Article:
AFC East: DeAngelo Williams
ORCHARD PARK, N.Y. -- The Buffalo Bills came less than a minute away last Sunday from earning what would have been just their second win over the New England Patriots in the past 10 seasons.
No matter the optimism that resulted from the close loss, a sense of urgency has begun to creep in at One Bills Drive. The Bills join only the Colts and Bears -- who both won their openers -- as teams that open the season with back-to-back home games. Dropping to 0-2 at home would mean the Bills must play catch-up on the road, beginning in Week 3 against the Jets.
Outside of the schedule implication for the Bills, Sunday's game offers an intriguing quarterback matchup between Bills rookie EJ Manuel and the Panthers' Cam Newton, who is looking to lead Carolina to their first win after being edged out by the Seahawks in the home opener.
Here's what to watch for:
1. Will Panthers use Patriots' blueprint with Spiller? Offensive coordinator Nathaniel Hackett wasn't kidding last month when he said running back C.J. Spiller would be the focal point of the Bills' offense. The Bills force-fed Spiller the ball both as a runner and receiver early in Sunday's game, with Spiller getting eight touches in the first 13 plays of the game. Yet the results were sub-par; the Patriots made stopping Spiller a priority and he averaged less than 3 yards per touch in the game. Undoubtedly the Panthers will look at how the Patriots were able to contain Spiller, and if he's not able to overcome the defense's attention, Buffalo will have to find another way to move the ball on offense.
3. Run defense: Anomaly or same old problem? The Bills had the NFL's second-worst run defense last season, and fixing that is the top priority for new defensive coordinator Mike Pettine. Yet the Bills gave up the third-most rushing yards of any team in Week 1, and when the statistics are narrowed to just the Patriots' top two rushers -- Shane Vereen and Stevan Ridley -- the Bills allowed more than six yards per carry. Carolina poses an even greater challenge with their ground game, which torched the Seahawks' defense last week for more than five yards per carry. If Pettine's unit can't figure out a way to slow down DeAngelo Williams, the Bills will be in for another long day.
4. Pesky penalties: In what is beginning to sound like a broken record, the Bills must find a way to avoid critical penalties. The Bills were penalized 13 times in Week (10 were accepted), second to only the Buccaneers, who were flagged 15 times. It's worth noting that the Bills have a young team and preach aggressiveness to their defense, but regardless, their inability to correct one of their biggest problems of the preseason is not a great reflection on head coach Doug Marrone. Being flagged twice in one game for having 12 men on the field gives the impression to the rest of the league that the coaching staff, while new, isn't on their A-game.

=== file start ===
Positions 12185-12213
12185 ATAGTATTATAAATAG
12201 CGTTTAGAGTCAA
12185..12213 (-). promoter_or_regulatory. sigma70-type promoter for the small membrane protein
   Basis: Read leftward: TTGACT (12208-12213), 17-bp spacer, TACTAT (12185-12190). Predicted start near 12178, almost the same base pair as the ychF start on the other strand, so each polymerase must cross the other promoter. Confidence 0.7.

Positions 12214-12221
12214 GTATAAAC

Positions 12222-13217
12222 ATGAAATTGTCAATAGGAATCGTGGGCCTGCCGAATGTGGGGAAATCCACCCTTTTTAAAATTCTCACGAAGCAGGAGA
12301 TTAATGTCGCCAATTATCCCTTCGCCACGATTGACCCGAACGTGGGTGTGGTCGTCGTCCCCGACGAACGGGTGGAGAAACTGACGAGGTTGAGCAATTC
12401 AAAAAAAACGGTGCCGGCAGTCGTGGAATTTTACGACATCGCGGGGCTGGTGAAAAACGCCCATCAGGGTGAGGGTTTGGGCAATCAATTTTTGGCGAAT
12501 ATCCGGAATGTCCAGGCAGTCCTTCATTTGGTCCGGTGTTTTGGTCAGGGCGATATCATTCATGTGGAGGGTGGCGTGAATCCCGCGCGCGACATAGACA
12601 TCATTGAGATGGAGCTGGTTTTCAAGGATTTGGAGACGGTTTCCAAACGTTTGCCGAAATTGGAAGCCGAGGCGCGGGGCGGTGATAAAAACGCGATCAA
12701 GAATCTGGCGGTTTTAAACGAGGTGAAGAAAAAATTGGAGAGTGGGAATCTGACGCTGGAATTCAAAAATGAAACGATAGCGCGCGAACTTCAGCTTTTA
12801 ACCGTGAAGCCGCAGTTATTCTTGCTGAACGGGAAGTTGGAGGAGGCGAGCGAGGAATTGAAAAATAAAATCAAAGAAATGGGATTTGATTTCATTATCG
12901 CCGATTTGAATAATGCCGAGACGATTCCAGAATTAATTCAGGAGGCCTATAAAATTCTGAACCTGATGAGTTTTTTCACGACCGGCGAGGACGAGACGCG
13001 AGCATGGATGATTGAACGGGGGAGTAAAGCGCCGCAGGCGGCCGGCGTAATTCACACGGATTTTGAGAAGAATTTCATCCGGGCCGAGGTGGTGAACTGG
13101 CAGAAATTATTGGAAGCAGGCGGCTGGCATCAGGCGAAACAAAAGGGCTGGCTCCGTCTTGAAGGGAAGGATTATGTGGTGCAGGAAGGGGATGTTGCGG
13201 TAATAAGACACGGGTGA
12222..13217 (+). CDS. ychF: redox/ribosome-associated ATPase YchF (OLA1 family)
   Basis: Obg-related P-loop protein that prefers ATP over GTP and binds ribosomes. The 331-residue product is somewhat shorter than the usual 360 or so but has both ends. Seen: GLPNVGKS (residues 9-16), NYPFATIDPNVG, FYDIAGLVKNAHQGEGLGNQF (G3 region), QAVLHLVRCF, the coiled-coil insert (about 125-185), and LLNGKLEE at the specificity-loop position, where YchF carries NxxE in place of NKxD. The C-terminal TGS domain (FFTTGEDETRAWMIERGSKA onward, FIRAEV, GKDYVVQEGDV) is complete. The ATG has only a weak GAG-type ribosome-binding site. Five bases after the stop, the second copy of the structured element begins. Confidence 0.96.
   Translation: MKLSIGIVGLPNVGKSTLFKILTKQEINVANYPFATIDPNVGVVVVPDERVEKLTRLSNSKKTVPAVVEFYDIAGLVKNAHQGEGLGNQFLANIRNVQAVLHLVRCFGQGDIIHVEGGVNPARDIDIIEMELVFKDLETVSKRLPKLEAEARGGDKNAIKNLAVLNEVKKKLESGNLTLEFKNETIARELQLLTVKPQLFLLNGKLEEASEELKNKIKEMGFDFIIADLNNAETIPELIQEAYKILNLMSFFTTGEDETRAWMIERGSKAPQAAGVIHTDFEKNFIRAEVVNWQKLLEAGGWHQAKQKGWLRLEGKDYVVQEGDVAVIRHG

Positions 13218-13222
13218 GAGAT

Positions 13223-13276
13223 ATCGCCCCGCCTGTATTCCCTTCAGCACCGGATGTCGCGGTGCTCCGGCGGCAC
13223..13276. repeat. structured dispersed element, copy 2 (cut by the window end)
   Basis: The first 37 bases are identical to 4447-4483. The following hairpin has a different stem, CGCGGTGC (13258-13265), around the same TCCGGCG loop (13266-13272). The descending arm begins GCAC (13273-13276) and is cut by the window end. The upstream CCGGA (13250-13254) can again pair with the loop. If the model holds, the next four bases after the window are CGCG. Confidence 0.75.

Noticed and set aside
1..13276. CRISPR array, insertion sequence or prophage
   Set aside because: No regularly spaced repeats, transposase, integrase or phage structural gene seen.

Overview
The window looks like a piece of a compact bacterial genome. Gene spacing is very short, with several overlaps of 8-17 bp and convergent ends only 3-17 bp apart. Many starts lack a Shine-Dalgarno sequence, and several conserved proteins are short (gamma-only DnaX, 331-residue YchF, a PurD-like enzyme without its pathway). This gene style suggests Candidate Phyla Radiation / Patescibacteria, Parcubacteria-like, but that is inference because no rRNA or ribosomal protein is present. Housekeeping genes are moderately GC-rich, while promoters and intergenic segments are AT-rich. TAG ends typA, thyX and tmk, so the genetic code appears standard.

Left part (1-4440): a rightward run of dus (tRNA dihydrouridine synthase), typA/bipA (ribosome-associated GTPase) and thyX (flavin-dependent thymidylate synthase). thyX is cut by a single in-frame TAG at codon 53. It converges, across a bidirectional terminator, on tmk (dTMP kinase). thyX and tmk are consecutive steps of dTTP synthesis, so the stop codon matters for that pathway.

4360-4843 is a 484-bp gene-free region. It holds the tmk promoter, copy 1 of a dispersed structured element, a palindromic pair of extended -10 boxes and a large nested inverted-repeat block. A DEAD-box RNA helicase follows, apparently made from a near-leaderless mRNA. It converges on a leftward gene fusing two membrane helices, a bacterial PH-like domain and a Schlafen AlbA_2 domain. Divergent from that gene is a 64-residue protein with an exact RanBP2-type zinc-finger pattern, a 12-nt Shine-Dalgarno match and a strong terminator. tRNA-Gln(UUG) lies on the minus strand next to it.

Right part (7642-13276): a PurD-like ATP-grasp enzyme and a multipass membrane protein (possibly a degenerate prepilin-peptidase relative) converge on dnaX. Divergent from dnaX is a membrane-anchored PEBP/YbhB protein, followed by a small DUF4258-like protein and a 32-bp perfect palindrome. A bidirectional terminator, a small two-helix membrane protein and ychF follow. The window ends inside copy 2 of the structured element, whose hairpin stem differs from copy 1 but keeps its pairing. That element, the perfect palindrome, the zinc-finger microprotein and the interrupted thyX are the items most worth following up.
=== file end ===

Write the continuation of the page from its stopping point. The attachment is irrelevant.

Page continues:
Who is one potential breakout player for each AFC East team in 2013?
Buffalo Bills: Last year Buffalo running back C.J. Spiller was one of the breakout players in the entire NFL. This season, Buffalo's breakout star most likely will be on the other side of the football. Bills starting cornerback Stephon Gilmore showed a lot of tools in his rookie season when he recorded 61 tackles, forced three fumbles and nabbed an interception. The Bills had the NFL's 10th-ranked pass defense and Gilmore took on the challenge as a rookie to guard the opponent’s best receiver each week. He is a fearless player who is already solid in a lot of areas. But Gilmore needs to work on making more big plays for the Bills this season and beyond in order to take the next step.
Miami Dolphins: The tailback who led the Dolphins in yards per carry last season was not Reggie Bush. It was actually second-year running back Lamar Miller, who averaged 4.9 yards per carry in 2012. Miller shined in limited opportunities during his rookie season. He displayed good vision and explosiveness, and appears to be a natural fit for Miami's West Coast offense under head coach Joe Philbin. Miller is the reason Miami had no issues letting Bush walk in free agency. Bush signed with the Detroit Lions after getting little interest from the Dolphins. Miller will get a lot more carries this season and pair with backup Daniel Thomas in Miami's backfield. Miller's weakness is pass protection, but he looked great last year carrying the football.
New England Patriots: The Patriots didn't necessarily need to draft a linebacker last year, but Dont'a Hightower was too good to pass up at the end of the first round. Hightower was considered an NFL-ready prospect and made an immediate impact with the Patriots. He recorded 60 tackles and four sacks with New England. Another year of experience should make Hightower even better in Year 2. Health permitting, Hightower should be a physical force in New England for years to come.